Now that I’ve been to a few cocktail masterclasses, I’ve come to the conclusion that making cocktails is quite an operation and the people who make them are quite the entertainers. Our teacher at Mint Leaf just oozed charm, the one at Rum & Sugar seemed to have endless energy, and not one to buck the trend, the resident mixologist at Reform Social at The Mandeville Hotel was cracking jokes all over the show. All three had their audience in raptures while mixing up delightful cocktails – I can barely pour a glass of wine while talking. Note to self, that needs some practice.
Actually, that’s not the only thing I need to work on. You might expect that after attending at least three of these so-called masterclasses I might be on my way to being a master at making my own cocktails. Well if that’s what you thought, I haven’t managed your expectations particularly well. I haven’t rushed out to buy any of the essential (and very cool) equipment required and I haven’t stocked my shelves with a wide range of spirits. In fact, I haven’t even come close to recreating any of the delicious concoctions I have been taught to make. Why?!
Definitely one part laziness, one part inability, and two parts ‘I just wasn’t paying enough attention to the details’. Someone conscientious might use those front row seats at the bar to their advantage and maybe even take some notes, but I am not that person. I get distracted too easily and at the risk of never getting another invite to a cocktail masterclass, I just want to drink the cocktails. I don’t really care for making them myself, that’s best left to the professionals.
So, as I was saying, good cocktail making is about the details – it’s about the subtle layering of flavours with a dash of this or a spritz of that. Reform Social’s head mixologist Maciej definitely had great attention to detail; he torched little bits of dehydrated ginger to flavour our glasses, he explained how he made the grapefruit cordial he was going to use, he gave us a sniff of the potent raspberry vinegar he dropped into the mix, he even added some peel at the end for a final burst of flavour. So many details… so many elements… and all I really remember is just how good it tasted. Strong enough, not too sweet, slightly smokey – absolutely delicious.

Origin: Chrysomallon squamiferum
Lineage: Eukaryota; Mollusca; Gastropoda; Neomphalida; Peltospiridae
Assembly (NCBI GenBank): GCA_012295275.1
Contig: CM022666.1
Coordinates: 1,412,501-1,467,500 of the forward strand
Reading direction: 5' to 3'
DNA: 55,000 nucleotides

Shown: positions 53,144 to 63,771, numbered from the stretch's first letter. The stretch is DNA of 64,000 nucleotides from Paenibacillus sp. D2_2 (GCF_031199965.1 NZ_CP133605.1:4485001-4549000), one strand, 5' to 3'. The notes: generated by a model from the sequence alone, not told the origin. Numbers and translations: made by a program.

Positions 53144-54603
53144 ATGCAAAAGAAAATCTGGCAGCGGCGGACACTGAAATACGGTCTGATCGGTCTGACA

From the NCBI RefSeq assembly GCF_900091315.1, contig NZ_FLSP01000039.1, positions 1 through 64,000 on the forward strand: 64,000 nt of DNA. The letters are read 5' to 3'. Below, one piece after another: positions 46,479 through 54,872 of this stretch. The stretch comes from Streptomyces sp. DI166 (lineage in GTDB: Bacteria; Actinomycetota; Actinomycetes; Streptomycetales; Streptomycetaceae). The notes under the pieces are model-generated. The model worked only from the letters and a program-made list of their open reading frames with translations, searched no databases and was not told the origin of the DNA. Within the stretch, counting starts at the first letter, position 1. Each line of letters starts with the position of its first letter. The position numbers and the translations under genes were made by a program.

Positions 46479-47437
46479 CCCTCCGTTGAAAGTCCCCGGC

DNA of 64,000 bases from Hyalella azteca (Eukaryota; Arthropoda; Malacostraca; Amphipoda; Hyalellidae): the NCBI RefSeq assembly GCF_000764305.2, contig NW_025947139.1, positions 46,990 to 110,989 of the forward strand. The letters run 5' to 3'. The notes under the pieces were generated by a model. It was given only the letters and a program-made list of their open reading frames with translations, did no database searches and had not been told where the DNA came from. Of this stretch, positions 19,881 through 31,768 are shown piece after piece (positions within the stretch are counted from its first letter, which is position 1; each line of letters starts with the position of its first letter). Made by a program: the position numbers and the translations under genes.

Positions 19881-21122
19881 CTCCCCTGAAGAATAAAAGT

After a cocktail and a glass of champagne on an empty stomach, I thought it was only sensible to make a decent dent in the platters of food in front of us. We got all the British classics; sausage rolls and brown sauce, battered fish with tartare sauce, chips and ketchup, spinach and cheese pastry puffs – bite sized and perfect for nibbling on between drinks! I’m not usually a fan of battered fish but I must confess, I went back for seconds – I loved how the light batter kept that piece of fish so moist!
I think our second cocktail was a combination of gin, velvet falernum, and Midori all shaken up and served with lime. I think… I really tried to concentrate but I can’t be entirely certain. Between our jokester of a teacher telling us hilarious anecdotes and the laughs shared with the rest of our merry bunch, I got lost in the moment and actually lost track of the steps and elements! But that’s surely a sign of a good night?
Reform Social was a surprise hit for me – so often, hotel bars can feel dull or so posh they require an occasion. Either way, they’re not necessarily the places you think of going for a relaxing drink. Reform Social is different, it’s absolutely somewhere you could linger with friends in or escape to after a chaotic trip down Oxford Street. No matter what the reason, they’ll also welcome you with a smile and a guarantee of a good drink!